Exsqueeze me?

October 16, 2008 – 2:51 pm by Hickey

After a slow start, the Chicago Blackhawks finally got on the winning side of the ledger last night with a 4-1 win over Wayne Gretzky’s Phoenix Coyotes.

The official response? Fire coach Denis Savard.

Really, I shouldn’t be shocked. It shouldn’t even be noteworthy. As my mentor Graham, aka G-Unit, once told me, “NHL coaching hirings and firings aren’t news. It’s like me changing my pants.”

And despite the fact I am fully aware of this… “HUH?!?!?!?!?!?!?!?!?! WHAT THE F*CK?!?!”

I realize that the Hawks wanted to come out of the gates strong this season, and a 1-2-1 isn’t exactly taking off on a rocket ship. But let’s not forget that this is an 82-game season. And the first two games were on the road — one against a Rangers team that looks as good as any in the NHL right now, and the other against Alex Ovechkin and the Capitals.

But firing your coach? After a convincing win? It’s enough to make your head spin.

Savard is being replaced by Joel Quenneville, who has had some success in the past with the Blues and Avalanche. And that’s good and well, but I’ll always have Savvy’s back. He was the first Blackhawks player I ever knew growing up. Years later, he gave me his golf glove after I caddied for him. And he’s a good tipper. (I guess that is unethical journalism, but hey, I was in high school at the time. Also, did you know he smokes? How the hell can you smoke and play hockey?)

It seems completely disingenuous to fire the guy that helped mold the young talent that is supposed to lead the Hawks out of, well, the Ice Age and into the future. Particularly when his jersey number hangs from the United Center rafters.

Savard at least took it like a champ, telling the Chicago Tribune:

“I felt I had the team going on the right track… [Wednesday] night was a big win. I know that every game we played we got better. We could have won in New York [last Friday] and we could have won against Nashville [on Monday] but that’s the nature of the business, I suppose. It’s not about Denis Savard. When you work with a team and played for it. … I want them to do well.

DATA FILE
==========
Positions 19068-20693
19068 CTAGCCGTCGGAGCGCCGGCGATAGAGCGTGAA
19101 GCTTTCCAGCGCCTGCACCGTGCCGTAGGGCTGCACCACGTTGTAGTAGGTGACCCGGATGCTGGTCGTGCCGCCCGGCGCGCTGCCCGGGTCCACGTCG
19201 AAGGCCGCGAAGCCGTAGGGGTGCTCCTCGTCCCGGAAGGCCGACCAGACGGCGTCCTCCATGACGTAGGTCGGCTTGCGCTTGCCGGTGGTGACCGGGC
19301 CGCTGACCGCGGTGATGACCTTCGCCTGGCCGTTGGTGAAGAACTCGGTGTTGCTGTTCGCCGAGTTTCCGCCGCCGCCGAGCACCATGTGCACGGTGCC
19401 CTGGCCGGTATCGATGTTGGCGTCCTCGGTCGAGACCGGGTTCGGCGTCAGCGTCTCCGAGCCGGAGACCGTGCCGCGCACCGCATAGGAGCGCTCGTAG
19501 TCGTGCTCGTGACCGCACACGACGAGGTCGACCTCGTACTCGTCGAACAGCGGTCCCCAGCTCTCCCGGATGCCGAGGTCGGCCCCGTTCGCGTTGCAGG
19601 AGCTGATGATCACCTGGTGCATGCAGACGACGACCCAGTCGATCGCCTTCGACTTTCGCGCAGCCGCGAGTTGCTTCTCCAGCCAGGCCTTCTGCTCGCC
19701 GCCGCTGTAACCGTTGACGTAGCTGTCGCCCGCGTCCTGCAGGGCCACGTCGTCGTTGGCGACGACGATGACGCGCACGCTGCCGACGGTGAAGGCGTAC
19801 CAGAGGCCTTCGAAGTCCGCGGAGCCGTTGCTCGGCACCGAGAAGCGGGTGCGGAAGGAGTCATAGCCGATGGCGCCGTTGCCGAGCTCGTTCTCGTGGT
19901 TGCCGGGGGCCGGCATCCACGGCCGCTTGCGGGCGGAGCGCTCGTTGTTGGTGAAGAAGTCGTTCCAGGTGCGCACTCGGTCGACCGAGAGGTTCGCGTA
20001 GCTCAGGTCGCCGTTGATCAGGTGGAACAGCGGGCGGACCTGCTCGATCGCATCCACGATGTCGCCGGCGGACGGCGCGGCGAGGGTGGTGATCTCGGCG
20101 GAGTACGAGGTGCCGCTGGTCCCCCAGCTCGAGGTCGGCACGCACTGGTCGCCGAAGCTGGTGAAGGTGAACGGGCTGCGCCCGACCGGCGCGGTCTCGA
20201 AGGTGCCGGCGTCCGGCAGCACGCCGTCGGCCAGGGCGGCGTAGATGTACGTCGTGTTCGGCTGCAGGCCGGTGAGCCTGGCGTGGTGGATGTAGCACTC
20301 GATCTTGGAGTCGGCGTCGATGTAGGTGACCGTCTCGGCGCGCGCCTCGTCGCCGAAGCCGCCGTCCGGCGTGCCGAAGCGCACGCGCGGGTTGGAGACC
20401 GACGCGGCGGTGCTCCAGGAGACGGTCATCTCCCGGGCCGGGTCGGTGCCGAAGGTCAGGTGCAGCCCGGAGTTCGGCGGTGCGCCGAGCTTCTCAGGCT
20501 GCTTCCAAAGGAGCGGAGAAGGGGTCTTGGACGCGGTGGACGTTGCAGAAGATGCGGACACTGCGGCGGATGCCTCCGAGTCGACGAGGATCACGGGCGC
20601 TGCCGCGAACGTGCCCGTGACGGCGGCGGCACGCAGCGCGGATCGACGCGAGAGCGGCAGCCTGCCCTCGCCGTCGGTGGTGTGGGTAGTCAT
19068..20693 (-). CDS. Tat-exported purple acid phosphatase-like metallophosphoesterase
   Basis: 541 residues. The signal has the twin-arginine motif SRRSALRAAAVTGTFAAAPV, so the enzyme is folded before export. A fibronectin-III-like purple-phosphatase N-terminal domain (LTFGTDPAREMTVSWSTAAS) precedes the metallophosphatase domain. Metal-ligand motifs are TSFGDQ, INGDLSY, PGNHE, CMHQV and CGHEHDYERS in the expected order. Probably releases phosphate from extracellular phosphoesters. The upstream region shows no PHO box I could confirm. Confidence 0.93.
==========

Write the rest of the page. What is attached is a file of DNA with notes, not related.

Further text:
“I know I’ve done a lot of good things. Those kids that played under me are good players. Their structure and game got better and I’m proud of that. I know I gave everything I had.”

The Tribune’s Steve Rosenbloom also has a pretty good instant analysis of the firing, which he could apparently see on the wall once the Blackhawks brought in Scotty Bowman as a hockey adviser.

In the long run, maybe this move will be key in turning the Blackhawks into Stanley Cup contenders. But even so, no one can deny that it’s an extremely shitty way to send a franchise icon out the door.

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  1. 5 Responses to “Exsqueeze me?”

  2. Hickey,

    I rarely make comments about blog postings, as it’s a bigger waste of time than the NBA regualr season. But I could not help myself here. If you think this firing is a bad move than you don’t know anything about hockey. Savard was not a good coach. He was a nice guy with a players’ mentality.

    Their 1-2-1 start had ZERO to do with the firing, as you claimed it did. They were going to fire him as soon as they won their first game, so that way it would seem like it was due to the wins and loses. They wanted to do this last year, but they wanted to solidy their front office and everything before doing this. Why they did not fire him over the season is beyond me, but why they fired him is as obvious as Cakes is short.

    By Daniel Cohen on Oct 16, 2008

  3. I meant to say why they fired him over the SUMMER is beyond me, not the season as I wrote.

    And another thing, Quenneville is a MUCH better coach than Savard because he knows the x’s and o’s of hockey. Savard was clueles on defense, as evident last season and thus far this year.

    By Daniel Cohen on Oct 16, 2008

  4. I don’t question that Quenneville is a better X’s and O’s guy. (Or that he’s a better drunk driver.)

    But you are right on one angle — if you fire a guy, do it before you break camp. The complete lack of tact and timing by the Hawks proves that while even though they are committed to become a better organization on the ice, there are still some major deficiencies on the PR end.

    By Hickey on Oct 16, 2008

  5. Well, it’s obvious this was Scotty Bowman’s decision and he has not been here that long. So the timing was not necessarily their fault.

    I just cannot stand the people here that kept screaming how this was the worst move because they LOVE Savard and how much he means to the organization. Like one writer wrote, no one seems to care now that the Bulls fired a popular but inexperienced Doug Collins so that Phil Jackson could take the young team to the next level.

    By Daniel Cohen on Oct 17, 2008

  6. http://www.dailyherald.com/story/?id=243247

    By Daniel Cohen on Oct 17, 2008

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